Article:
One image that remained in my mind was the sight of an elderly woman who approached the archbishop for his personal blessing. Prior to receiving his blessing, she pulled from her side a piece of cloth, very neatly folded. Upon opening it, she took 100 rupees and placed it in a donation container on a table. She, as well as all of the participants in the blessing ceremony, were very poor and most of them work as day laborers, performing menial jobs. But in every instance, the same people made a donation to their parish as an expression of their faith. What a beautiful reminder of how our Lord has asked us to give in our need.
More than a mile away, we entered the grounds of a very large complex run by the Syro-Malankara Church, which includes a general hospital for the poor, a facility for people with H.I.V. and AIDS, a facility for the treatment of leprosy and a parish church. The highlight of this visit was an entertainment program provided by the children who are H.I.V.-positive. As such, they are outcast in society, in schools and sometimes even in their families. Most of them are either orphans or have been abandoned by their extended families. These wonderfully loving children presented some songs and dances for Baselios Mar Cleemis and me, and for the many parishioners and workers who were also present. Their dancing was superb, but there was one star to be sure: A four-year-old boy who demonstrated an amazing sense of poise by trying to dance along with the older boys and girls. His attempts to imitate them brought warm laughter and applause from everyone. When the program was finished, I hoisted him high in the air so that all might give him a proper acclaim.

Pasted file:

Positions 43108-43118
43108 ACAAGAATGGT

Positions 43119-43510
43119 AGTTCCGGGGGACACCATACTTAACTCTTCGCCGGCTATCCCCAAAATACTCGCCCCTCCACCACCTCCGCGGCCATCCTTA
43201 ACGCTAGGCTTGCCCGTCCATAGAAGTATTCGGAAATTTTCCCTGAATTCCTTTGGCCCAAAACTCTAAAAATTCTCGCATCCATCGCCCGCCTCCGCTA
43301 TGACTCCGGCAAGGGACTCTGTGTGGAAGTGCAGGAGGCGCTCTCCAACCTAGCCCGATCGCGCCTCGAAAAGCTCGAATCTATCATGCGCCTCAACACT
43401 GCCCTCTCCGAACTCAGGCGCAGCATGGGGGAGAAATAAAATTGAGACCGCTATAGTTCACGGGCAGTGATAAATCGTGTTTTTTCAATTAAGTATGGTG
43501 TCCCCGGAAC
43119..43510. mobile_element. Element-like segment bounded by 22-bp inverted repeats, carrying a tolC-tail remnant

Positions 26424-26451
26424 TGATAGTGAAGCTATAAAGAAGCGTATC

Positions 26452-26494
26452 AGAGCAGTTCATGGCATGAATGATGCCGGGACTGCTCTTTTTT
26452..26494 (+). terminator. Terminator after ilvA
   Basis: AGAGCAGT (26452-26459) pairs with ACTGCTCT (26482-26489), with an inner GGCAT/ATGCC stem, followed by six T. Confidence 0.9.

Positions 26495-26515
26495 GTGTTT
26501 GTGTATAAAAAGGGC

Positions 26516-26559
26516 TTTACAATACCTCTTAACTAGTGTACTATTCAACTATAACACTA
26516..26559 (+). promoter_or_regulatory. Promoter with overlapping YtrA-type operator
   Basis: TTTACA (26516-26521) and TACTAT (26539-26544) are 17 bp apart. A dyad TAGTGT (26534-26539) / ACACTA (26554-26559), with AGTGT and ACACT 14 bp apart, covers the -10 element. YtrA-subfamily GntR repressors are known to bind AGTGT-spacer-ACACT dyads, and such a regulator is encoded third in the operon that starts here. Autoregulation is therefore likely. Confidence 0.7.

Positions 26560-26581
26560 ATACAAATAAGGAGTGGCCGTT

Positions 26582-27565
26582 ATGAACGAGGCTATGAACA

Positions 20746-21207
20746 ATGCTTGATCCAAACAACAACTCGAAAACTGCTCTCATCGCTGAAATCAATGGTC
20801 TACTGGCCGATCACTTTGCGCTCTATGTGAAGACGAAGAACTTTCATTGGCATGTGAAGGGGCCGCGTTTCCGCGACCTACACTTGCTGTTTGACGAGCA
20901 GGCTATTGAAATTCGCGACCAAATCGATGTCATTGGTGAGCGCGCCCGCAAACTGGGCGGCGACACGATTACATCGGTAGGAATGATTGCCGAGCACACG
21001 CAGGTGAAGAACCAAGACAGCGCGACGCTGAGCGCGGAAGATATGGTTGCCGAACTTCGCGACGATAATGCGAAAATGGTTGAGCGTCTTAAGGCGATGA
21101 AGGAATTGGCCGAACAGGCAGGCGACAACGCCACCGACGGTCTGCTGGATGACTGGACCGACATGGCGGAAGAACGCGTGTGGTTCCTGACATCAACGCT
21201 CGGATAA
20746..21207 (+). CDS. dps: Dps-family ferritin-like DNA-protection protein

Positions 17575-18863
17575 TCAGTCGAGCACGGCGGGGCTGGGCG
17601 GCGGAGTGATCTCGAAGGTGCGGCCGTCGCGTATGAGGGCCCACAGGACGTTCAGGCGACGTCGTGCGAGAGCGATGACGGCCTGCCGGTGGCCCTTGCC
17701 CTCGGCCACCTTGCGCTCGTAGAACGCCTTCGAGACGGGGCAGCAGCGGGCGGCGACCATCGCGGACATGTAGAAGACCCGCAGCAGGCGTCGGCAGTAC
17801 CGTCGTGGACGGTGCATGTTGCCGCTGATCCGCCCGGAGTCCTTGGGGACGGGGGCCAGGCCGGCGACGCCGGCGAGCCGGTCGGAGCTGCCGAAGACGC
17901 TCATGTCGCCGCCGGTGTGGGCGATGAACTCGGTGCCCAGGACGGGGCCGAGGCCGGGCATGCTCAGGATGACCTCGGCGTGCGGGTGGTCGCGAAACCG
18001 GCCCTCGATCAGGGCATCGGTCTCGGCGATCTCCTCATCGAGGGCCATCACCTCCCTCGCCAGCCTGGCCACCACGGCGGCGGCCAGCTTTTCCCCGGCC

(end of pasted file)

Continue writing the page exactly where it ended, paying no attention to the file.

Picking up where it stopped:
Arriving during the entertainment program, and visiting with us afterwards, was Bishop Joshua Mar Ignathios of Mavelikara. He has been a regular visitor to the CNEWA office in New York and expressed his thanks to Monsignor Stern and to all of you for your abiding support. He also shared with us the exciting missionary dimension of his eparchy and how many people have been received into the Catholic faith, especially because of the great social works done by the church, as evidenced here at the St. John’s Health Centre. We assured the good bishop of our sustaining support especially in the form of our prayers.
After a very long day, and a number of electrical outages, we arrived home and ready for bed. Before retiring, I commend all of you to the Lord and ask that he fill you with his love and peace.